Real Estate Losses – Can You Deduct Them? What This Difference Could Mean to You
8 July 2015
If you own real estate properties for rental to tenants, you should know that the IRS treats passive and nonpassive income – and passive and nonpassive losses – differently, and that this difference can affect your tax liabilities.
Let us take an example: you have one rental property, which has provided you with profits for several years. This year, your tenants did not renew their lease, and several months passed – with no rent coming in – before you found new tenants. During these months, with the house empty, the air-conditioner needed replacing, and you determined that this was a good time to repaint. In addition, utilities, insurance, and other costs associated with your rental property rose.
These factors give you a net loss on your rental property of $20,000 for the year. Whether this $20,000 loss can be deducted on your tax return depends on whether your rental income (and, consequently, your current-year losses) falls under the IRS’ definition of passive or nonpassive activity.
Read on for more details, and please give us a call if you’d like to know more about how the different tax treatments may impact you – we’re always happy to listen, and dedicated to creating tailored solutions that fit your specific situation.
Passive and Nonpassive Income
Income from business and rental activities are classified by the IRS as either passive or nonpassive.
Most income from real estate rentals is passive income. Passive income also includes income from business ventures in which you do not “materially participate.” K-1 income from an LLC may be classified as passive if you do not meet certain participation standards.
Note that certain rental activities of qualified real estate professionals are not considered passive activities and, therefore, are not subject to the passive loss limitations. The requirements for a real estate professional are stringent, and include a minimum of 750 hours of services in real property activities with material participation during the year.
Wages, income from businesses in which you materially participate, and income on investments, such as interest and dividends, are examples of nonpassive income.
Passive income, like nonpassive income, is taxable. But a passive loss may not be deducted against nonpassive income. If your rental income in prior years produced a net passive income, and you have no other passive income to offset the net loss of $20,000 on your rental property, you cannot take the deduction – at least, not this year.
The good news is that the deduction on the passive loss does not vanish – it is only suspended. This year’s passive loss can be used to reduce passive income in a future year when your rental property is again turning a profit. And, if you completely dispose of an asset providing passive income (e.g., sell your rental property), any losses suspended in this fashion can be deducted against nonpassive income in the year of disposition.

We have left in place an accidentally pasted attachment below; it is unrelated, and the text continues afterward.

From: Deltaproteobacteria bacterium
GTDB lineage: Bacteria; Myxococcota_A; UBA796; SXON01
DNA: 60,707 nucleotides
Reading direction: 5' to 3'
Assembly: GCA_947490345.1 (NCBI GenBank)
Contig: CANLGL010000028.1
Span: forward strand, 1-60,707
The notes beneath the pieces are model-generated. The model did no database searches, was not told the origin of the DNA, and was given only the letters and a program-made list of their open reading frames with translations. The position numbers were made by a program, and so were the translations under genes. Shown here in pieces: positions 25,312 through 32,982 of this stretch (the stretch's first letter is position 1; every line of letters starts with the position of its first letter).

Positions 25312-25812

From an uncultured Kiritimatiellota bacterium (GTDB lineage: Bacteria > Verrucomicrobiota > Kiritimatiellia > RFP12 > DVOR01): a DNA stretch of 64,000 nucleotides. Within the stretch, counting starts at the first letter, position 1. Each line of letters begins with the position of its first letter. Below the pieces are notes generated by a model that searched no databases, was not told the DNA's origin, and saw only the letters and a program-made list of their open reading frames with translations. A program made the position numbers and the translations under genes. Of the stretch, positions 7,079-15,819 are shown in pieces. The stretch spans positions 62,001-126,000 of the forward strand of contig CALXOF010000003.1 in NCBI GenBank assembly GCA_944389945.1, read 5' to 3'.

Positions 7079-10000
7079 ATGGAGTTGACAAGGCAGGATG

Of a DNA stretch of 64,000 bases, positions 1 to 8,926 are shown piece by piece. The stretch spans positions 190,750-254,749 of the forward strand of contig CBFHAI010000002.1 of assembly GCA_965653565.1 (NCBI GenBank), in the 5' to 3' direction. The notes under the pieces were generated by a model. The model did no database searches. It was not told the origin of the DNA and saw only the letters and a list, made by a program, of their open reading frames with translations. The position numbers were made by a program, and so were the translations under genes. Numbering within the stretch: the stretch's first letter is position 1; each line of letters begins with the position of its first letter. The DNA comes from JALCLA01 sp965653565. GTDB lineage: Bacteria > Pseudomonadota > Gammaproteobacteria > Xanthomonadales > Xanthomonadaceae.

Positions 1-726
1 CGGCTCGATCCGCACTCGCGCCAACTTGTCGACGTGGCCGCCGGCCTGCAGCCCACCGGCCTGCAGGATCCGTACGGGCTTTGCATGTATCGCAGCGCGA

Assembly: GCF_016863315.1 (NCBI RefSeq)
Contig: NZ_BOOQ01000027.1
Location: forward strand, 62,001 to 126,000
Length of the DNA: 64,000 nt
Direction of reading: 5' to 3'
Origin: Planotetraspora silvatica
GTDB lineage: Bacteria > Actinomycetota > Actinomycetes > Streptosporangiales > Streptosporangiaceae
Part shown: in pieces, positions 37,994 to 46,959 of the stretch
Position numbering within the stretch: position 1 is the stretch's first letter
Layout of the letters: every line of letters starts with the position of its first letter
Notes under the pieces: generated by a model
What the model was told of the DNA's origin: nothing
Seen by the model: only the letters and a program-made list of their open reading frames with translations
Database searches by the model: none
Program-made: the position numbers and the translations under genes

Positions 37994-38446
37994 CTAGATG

Active (Nonpassive) Participation – $25,000 Allowance
Active participation does not require devoting a large amount of time to your real estate rental activities. You actively participate if you make key management decisions – e.g., approving tenants, setting rental terms, or determining and approving appropriate capital expenditures. Note that active participation is different from material participation, mentioned above – material participation requires substantially greater participation than active participation.
If you (or your spouse, if you file jointly) actively participated $25,0001in passive losses relative to real estate rental activity against nonpassive income. However, the allowed deduction for passive losses is subject to phase-out, based upon your modified adjusted gross income (MAGI). Your MAGI is your adjusted gross income (AGI) with certain adjustments and deductions (such as real estate rental losses) added back in. If your MAGI is under $100,000, you can deduct the full allowance of $25,000. If your MAGI is over $100,000, the allowed deduction is reduced by 50% of your MAGI over $100,000 – i.e., if your MAGI is $125,000, your deduction will be reduced by 50% of your income above $100,000 – or $12,500. If your MAGI is $150,000, the deduction is completely phased out – but can be taken in a future year when you have a lower MAGI.
1 If you are married, and you and your spouse file separate tax returns, your allowance will be either $12,500 each (if you were living separately during the year), or $0 (if you were living together).
If you have real estate rentals, please call us to help identify how your individual situation might be impacted, and determine the best way to protect you and your assets against potentially adverse tax consequences, both for the short- and the long-term.
The information presented here is not specific to any individual’s personal circumstances.
These materials are provided for general information and educational purposes based upon publicly available information from sources believed to be reliable—we cannot assure the accuracy or completeness of these materials. The information in these materials may change at any time and without notice.